Awareness and Motivation
From a young age, I was always interested in sports. I would attribute this mainly to my father, a rather large Canucks fan, as he was responsible for the TV being tuned in to so many games over the years. Eventually when I was old enough, I attempted to play hockey, and hard as I tried, I could never get the hang of skating. So after a few years I lost interest and gave up my dream of being the next Trevor Linden. In many ways, this was the benchmark that most of my future sports endeavors would follow. As I grew up I tried it all: lacrosse, football, volleyball, baseball and soccer. Now, here I am years later, and I have not stuck with a single one. Why this is I am not really sure, so perhaps in the process of writing this journal, I can figure it out.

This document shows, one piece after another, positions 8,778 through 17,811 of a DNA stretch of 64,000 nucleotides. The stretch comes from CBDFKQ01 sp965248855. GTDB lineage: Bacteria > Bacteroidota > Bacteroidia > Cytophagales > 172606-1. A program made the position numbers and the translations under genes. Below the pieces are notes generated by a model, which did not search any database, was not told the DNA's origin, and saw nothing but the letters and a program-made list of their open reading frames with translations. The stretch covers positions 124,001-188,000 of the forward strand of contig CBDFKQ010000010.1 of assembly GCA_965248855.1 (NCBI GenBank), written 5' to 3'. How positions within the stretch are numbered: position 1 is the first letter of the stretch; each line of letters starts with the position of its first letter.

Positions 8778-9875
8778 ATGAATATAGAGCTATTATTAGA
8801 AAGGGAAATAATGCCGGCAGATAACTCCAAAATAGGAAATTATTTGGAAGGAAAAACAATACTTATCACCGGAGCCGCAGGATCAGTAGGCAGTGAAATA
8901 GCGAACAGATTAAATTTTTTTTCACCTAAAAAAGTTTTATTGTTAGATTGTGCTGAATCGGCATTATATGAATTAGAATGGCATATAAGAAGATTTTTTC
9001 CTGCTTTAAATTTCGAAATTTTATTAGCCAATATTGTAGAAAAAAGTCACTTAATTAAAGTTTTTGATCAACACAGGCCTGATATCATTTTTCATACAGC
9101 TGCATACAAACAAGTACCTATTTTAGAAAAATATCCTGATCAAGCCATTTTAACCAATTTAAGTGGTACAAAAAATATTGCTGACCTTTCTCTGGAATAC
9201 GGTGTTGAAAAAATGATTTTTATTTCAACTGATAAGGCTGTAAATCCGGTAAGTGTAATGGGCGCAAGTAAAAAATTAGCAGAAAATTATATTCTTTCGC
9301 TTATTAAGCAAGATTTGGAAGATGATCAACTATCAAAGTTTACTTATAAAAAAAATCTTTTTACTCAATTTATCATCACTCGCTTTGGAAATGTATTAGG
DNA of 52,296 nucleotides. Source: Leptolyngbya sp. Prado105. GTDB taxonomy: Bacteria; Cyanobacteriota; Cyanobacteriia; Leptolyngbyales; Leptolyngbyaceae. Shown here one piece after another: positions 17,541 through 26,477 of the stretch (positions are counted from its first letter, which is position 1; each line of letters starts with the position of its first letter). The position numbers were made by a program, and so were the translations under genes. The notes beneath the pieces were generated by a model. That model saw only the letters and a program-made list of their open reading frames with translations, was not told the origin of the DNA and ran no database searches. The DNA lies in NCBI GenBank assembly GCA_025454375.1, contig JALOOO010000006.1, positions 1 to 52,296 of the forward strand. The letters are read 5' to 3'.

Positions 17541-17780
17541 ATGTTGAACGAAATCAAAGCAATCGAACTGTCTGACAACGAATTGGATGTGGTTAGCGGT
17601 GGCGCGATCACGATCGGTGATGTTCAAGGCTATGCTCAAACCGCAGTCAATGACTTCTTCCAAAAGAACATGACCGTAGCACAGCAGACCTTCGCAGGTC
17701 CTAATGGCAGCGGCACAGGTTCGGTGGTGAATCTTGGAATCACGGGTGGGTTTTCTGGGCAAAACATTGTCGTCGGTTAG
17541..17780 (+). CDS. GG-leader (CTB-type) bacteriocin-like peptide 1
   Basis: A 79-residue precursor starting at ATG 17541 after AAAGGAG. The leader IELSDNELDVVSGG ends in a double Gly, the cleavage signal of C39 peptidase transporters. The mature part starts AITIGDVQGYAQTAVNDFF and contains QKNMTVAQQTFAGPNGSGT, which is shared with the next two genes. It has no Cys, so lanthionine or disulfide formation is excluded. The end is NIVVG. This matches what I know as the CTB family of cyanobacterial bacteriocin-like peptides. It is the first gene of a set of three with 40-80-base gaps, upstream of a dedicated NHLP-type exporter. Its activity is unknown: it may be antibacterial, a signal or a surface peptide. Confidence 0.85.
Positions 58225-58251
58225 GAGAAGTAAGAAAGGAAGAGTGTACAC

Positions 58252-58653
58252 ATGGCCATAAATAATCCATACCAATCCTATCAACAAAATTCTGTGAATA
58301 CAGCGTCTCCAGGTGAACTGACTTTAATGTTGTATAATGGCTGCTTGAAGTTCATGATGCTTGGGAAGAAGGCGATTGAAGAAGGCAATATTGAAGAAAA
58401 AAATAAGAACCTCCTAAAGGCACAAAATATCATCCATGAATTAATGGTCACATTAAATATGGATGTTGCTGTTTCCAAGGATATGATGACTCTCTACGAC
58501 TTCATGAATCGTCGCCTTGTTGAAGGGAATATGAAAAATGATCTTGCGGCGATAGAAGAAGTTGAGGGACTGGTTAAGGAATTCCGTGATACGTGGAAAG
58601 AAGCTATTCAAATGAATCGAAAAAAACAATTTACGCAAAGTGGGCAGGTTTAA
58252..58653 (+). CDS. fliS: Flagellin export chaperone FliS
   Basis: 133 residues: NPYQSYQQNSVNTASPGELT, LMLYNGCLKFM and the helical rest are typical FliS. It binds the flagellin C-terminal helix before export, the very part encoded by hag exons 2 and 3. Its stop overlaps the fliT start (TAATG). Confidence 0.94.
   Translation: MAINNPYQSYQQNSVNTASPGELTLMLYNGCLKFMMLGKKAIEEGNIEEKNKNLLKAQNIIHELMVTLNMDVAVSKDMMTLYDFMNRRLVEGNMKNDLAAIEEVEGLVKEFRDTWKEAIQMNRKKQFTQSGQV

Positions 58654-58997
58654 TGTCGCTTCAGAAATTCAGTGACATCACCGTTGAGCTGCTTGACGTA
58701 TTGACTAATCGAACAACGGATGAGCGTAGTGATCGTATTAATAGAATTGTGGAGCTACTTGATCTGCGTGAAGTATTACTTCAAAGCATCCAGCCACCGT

Currently, I would say that my sports and physical activity involvement is rather low at best. I play floor hockey with friends a few times a month, hit the gym a few times a week and that is about it. Snowboard season is still a few months away, and I cannot remember the last time I skateboarded. I chose these activities because I enjoy participating in sports that are not overly competitive. This is purely a personal choice in my mind, as growing up I had a great deal of support from my parents, and the majority of my coaches were excellent as well. My mother was the definition of positive reinforcement, complementing me after every game. My father, however, was all about performance feedback, pointing out what I was doing right, and what I could do to get better.
Although I got all that support, and despite the fact that I played all those different sports over the years, I cannot honestly say that I know myself very well as a performer. This is probably because I never played at a very competitive level, so I never really pushed myself to the limit, as there was no need to since I was just out there to have fun. For example, an athlete playing baseball at a...